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The mystery of the missing sunspots explained

...An unusually slow-moving solar jet stream buried deep inside the Sun is causing the lack of sunspots and low solar activity, say scientists from the National Solar Observatory...

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Giant eruption reveals
dead star

...X-rays from an enormous stellar eruption which arrived at the Earth in August last year originated from a rare group of dead star known as a magnetar...

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Meteorite holds clues to Earth's cosmic roots

...The interstellar stuff that became incorporated into the planets and life on Earth has younger cosmic roots than theories predict, according to new analysis of a meteorite that fell in 1969...

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STS-120 day 2 highlights

Flight Day 2 of Discovery's mission focused on heat shield inspections. This movie shows the day's highlights.

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STS-120 day 1 highlights

The highlights from shuttle Discovery's launch day are packaged into this movie.

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STS-118: Highlights

The STS-118 crew, including Barbara Morgan, narrates its mission highlights film and answers questions in this post-flight presentation.

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STS-120: Rollout to pad

Space shuttle Discovery rolls out of the Vehicle Assembly Building and travels to launch pad 39A for its STS-120 mission.

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Dawn leaves Earth

NASA's Dawn space probe launches aboard a Delta 2-Heavy rocket from Cape Canaveral to explore two worlds in the asteroid belt.

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Dawn: Launch preview

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Herschel opens its eyes

BY DR EMILY BALDWIN

ASTRONOMY NOW

Posted: 22 June, 2009


ESA’s Herschel Space Observatory opened its eyes for the first time last week, soaking in the sights of M51, the Whirlpool galaxy.

Herschel takes its first image of the Whirlpool galaxy, M51. Image: ESA & the PACS Consortium.

The telescope tested its ability by imaging the spiral galaxy in three colours using its Photoconductor Array Camera and Spectrometer (PACS). M51 was first observed by Charles Messier in 1773 and was the first galaxy discovered to harbour a spiral structure. It lies about 35 million light-years away in the constellation Canes Venatici.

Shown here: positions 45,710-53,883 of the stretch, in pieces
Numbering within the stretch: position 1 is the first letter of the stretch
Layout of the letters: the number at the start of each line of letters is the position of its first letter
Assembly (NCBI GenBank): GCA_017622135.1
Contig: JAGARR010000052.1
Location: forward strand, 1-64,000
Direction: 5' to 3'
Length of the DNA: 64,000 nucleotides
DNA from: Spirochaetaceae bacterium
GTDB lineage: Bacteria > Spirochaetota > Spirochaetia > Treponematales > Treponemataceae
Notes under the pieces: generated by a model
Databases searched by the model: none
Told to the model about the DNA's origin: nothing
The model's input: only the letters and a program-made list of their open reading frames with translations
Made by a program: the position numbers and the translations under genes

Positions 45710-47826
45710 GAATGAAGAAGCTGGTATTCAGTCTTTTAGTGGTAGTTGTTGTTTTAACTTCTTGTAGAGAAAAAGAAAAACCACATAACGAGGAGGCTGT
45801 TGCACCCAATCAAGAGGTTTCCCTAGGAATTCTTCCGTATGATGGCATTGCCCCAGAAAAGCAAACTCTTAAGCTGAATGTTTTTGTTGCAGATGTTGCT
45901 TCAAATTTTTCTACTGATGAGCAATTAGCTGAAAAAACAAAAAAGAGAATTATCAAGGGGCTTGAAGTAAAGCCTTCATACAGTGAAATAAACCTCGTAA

Far-infrared image of M51 at three different wavelengths, taken by the Herschel Photoconductor Array Camera and Spectrometer. These images clearly demonstrate that the shorter the wavelength, the sharper the image — this is a very important message about the quality of Herschel’s optics, since PACS observes at Herschel’s shortest wavelengths. Image: ESA & the PACs Consortium.

Herschel launched just one month ago and is the largest infrared space telescope ever flown. Its instruments are still being commissioned but engineers and scientists executed this daring test observation immediately after the telescope’s cryocover was opened to provide a glimpse of the great things to come. The cover had been protecting the telescope’s instrument chiller, or cryostat, but after launch the telescope was kept warm to prevent the build up of ice. Once the telescope had cooled down, the cover could be removed, allowing light to fall on Herschel’s instruments for the first time.

Comparison of M51 imaged with the Spitzer Space Telescope (left) and an image of the same galaxy taken with Herschel (right). Both images were taken at 160 microns and demonstrate that Herschel will be able to resolve detail that Spitzer could not. Image: Left: NASA/JPL-Caltech/SINGS; Right: ESA and the PACS Consortium.

Herschel is already well on its way to an orbit around the L2 point 1.5 million kilometres from Earth, where it will begin exploring the birth of stars and galaxies in our Universe in the infrared.

 

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